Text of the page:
By Joan Irvine
For the last several months, I’ve been writing about youth vaping and the issues it raises for the entire regulated cannabis industry. Legitimate cannabis companies were not responsible for the majority of the illnesses caused by the 2019 vaping crisis. However, many legislators don’t see it this way and equate unhealthy, highly-addictive nicotine with cannabis. They are misinformed, but it is election time!
In light of this reality, a few companies implemented various changes to vaping cartridges and hardware to assuage parents and legislators’ concerns. For example, nicotine industry-leader Juul implemented its “track and trace” technology in their vape pods. The process identifies which retail store sold a specific pod. This sounds good, but if teens are vaping a Juul pod, they probably had a friend who is 21 or older make the purchase. Yet, the retailer will be blamed. While Juul does not sell cannabis products, the company was at the core of the teen vaping problem which unfortunately ensnared cannabis companies in the underage vaping controversy.
A company, Airgrapt, in Montreal, developed some interesting technology that serves several functions. Each of their vaping products has a unique identifier and the vaping device is controlled by a smart phone app. You need to turn on the app to vape, so even if children find the vape pen, they cannot use it. This technology has another benefit—since each vaping product can be identified, if there is an issue with the oil it is easier to implement a recall.
Toronto vape hardware manufacturer Greentank Technologies made waves in the cannabis industry when it launched the GT Spectrum CR series, its proprietary line of lockable, child-resistant certified cartridges. Fully compliant with Code 16 CFR, Part 1700 of the Poison Prevention Packaging Act, these cartridges are designed so that their mouthpieces cannot be removed once capped, preventing unintended users from accessing the device’s contents. It also gives consumers peace of mind knowing that the cartridges they’ve purchased have not been tampered with in any way after leaving the producer’s facility. Trying to tamper with or remove the mouthpiece on GT Spectrum CRs will damage them, rendering the cartridges unusable.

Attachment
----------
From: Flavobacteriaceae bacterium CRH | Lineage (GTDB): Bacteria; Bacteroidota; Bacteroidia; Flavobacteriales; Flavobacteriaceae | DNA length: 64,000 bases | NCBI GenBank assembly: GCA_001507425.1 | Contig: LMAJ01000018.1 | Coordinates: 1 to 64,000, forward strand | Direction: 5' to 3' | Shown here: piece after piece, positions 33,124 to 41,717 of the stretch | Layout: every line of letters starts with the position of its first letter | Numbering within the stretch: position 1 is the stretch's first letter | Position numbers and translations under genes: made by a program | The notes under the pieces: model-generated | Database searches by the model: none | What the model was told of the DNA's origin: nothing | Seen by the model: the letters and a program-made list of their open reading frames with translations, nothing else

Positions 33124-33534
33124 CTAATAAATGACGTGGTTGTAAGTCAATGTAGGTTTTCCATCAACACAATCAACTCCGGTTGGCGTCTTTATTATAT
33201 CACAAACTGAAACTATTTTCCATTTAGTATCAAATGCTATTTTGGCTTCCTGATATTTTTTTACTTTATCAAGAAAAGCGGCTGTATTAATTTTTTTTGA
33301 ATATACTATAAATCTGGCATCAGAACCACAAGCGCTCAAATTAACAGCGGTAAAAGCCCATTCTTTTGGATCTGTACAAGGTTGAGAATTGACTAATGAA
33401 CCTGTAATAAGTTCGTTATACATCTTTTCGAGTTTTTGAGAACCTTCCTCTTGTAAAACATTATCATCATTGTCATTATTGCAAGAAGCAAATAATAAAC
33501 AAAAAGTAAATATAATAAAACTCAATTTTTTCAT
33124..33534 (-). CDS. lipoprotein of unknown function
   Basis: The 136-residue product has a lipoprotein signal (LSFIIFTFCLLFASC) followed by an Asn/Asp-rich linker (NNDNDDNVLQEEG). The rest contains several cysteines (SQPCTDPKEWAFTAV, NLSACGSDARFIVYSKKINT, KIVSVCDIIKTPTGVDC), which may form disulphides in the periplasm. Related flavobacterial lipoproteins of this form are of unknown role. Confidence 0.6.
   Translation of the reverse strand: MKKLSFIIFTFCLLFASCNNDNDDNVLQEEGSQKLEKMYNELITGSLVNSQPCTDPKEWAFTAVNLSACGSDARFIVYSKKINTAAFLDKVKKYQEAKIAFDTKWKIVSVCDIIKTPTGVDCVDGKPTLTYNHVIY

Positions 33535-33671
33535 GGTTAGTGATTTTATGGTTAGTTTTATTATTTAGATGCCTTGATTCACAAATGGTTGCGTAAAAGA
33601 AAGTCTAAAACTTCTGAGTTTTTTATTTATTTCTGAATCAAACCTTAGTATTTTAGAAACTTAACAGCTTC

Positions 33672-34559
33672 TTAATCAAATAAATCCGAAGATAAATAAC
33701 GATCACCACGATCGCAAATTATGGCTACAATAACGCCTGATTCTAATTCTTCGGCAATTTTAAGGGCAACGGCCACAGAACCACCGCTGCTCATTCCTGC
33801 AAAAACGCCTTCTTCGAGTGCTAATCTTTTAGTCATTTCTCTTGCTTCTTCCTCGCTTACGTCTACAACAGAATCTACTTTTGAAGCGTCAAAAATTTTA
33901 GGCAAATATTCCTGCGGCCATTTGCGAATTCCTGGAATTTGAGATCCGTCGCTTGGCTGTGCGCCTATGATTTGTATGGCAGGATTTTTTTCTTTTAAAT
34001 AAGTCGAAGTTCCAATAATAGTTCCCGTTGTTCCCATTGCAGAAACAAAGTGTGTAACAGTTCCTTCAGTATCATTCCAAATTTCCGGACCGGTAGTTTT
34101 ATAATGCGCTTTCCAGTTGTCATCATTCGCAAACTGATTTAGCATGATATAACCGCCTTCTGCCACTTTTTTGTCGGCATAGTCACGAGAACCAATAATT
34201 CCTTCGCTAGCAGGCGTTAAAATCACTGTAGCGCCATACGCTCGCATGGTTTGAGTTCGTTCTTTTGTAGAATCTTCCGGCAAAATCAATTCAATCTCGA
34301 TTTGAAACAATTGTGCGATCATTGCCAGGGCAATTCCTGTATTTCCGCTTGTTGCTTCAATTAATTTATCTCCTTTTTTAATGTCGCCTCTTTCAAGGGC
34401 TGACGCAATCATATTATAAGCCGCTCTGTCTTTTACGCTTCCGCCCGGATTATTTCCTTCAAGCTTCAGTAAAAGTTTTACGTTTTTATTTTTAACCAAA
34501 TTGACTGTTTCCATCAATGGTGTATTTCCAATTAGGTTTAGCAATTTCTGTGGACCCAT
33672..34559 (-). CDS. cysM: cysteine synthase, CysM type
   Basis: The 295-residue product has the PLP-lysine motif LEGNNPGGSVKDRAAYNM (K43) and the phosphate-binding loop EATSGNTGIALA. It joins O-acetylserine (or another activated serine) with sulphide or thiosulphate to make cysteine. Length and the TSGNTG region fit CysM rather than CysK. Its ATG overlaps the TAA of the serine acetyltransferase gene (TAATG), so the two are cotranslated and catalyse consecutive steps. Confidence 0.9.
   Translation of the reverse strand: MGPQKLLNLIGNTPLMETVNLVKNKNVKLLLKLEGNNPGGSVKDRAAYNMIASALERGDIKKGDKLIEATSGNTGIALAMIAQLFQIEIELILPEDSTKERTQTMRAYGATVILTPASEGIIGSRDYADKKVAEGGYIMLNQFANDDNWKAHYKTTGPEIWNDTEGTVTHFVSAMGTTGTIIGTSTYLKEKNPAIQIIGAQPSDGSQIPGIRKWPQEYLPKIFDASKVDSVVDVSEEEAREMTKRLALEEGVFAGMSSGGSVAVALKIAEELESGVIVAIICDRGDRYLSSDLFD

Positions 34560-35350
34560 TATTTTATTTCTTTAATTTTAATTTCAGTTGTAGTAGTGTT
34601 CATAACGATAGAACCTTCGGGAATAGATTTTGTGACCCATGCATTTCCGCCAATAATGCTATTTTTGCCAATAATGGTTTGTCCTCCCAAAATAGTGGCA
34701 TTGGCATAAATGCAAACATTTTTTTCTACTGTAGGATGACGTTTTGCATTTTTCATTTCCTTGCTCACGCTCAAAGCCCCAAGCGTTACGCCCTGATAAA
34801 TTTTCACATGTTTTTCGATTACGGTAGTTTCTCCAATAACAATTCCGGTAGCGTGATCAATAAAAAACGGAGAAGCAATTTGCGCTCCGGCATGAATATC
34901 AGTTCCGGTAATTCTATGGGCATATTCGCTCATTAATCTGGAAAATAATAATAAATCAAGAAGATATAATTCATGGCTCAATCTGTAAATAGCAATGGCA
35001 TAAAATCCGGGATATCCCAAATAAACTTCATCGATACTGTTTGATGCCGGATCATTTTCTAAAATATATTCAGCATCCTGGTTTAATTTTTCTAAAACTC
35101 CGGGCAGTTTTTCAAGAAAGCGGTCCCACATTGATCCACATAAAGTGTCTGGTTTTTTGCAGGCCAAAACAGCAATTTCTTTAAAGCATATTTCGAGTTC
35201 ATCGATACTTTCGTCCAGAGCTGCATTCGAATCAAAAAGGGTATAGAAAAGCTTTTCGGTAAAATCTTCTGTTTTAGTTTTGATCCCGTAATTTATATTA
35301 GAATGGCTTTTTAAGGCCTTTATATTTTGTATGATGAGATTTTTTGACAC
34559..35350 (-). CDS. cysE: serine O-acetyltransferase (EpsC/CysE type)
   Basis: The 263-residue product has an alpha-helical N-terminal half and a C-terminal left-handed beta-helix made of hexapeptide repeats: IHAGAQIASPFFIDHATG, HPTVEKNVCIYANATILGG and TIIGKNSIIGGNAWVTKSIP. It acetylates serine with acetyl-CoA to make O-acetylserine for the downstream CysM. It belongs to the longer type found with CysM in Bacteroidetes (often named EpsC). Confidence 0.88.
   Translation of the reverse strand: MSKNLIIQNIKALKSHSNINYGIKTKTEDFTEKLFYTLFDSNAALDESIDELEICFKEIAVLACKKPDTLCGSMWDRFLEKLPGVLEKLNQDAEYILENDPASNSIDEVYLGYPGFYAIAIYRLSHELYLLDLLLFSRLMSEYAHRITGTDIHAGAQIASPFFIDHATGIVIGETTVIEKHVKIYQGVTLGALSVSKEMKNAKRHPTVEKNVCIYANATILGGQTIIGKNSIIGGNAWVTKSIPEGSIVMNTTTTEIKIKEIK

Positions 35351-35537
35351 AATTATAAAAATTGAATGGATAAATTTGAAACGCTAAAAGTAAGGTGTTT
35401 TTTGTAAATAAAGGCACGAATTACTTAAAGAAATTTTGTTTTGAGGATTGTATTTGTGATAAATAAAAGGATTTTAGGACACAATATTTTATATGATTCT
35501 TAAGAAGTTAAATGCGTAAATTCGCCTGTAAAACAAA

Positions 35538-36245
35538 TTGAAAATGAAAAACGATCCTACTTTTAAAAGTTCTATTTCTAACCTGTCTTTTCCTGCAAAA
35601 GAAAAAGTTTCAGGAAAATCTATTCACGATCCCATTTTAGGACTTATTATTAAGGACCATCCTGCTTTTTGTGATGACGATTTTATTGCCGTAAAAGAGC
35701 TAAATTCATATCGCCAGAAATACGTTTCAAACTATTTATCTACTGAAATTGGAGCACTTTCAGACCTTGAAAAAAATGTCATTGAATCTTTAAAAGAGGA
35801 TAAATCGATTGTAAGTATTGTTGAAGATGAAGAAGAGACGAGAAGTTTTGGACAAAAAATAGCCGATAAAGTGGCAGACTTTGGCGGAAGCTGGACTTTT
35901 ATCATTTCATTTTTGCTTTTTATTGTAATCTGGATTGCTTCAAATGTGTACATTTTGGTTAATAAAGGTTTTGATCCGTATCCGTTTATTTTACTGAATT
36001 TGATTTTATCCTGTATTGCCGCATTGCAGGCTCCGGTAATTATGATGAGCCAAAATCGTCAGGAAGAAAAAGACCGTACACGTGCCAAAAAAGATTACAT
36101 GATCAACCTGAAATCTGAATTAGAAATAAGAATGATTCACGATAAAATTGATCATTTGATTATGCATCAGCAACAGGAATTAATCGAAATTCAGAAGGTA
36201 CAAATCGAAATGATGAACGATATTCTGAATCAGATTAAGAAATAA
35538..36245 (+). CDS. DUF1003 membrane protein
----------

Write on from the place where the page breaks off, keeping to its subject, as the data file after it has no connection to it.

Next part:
There is also an excellent side benefit to these technologies. Because children cannot easily use the products, there is less need for elaborate youth-safety packaging. This will save many trees and reduce some environmental waste. From a personal perspective, I find the child-proof packaging annoying. Like most people, including many parents, I just end up cutting it open and tossing it in the recycling bin. So, what all this packaging actually achieves is to make politicians look good and cost the cannabis industry more money. In addition, it’s critical to remember that no one dies from consuming legal, regulated cannabis, especially since most products are limited to 100 mgs.
The industry can do everything possible, but parents still have the main responsibility of raising their children to be ‘cyberethical kids. With the everchanging landscape in technology, this can seem overwhelming. Finally, there is a book that provides easy to use age-based instructions and resources to help parents – ‘Raising Cyberethical Kids – How a Family Acceptable Use Policy Can Make Your Young Digital Citizens Safer, Smarter, Kinder, and More Empathetic.’ Frederick Lane is an author, attorney, educational consultant, and lecturer based in Brooklyn, NY. He is a nationally-recognized expert in the areas of cybersafety, digital misconduct, personal privacy, and other topics at the intersection of law, technology, and society. Lane has appeared on “The Daily Show with Jon Stewart,” CNN, NBC, ABC, CBS, the BBC, and MSNBC.
I am certain that other companies are developing technologies with similar youth safety benefits. Please let me know, and I would sincerely appreciate it if you would provide your information in the comments area or email me at email@example.com. We need to publicize the industry’s youth safety efforts.
Joan Irvine brings over two decades of technology, policy development, government relations, and advocacy for online child protection in ‘high-risk’ industries to the cannabis industry. She successfully spearheaded an international award-winning parental filtering label and has worked with First Amendment, Internet Security, and Privacy attorneys, international law enforcement and ICANN to establish online child protection policies.
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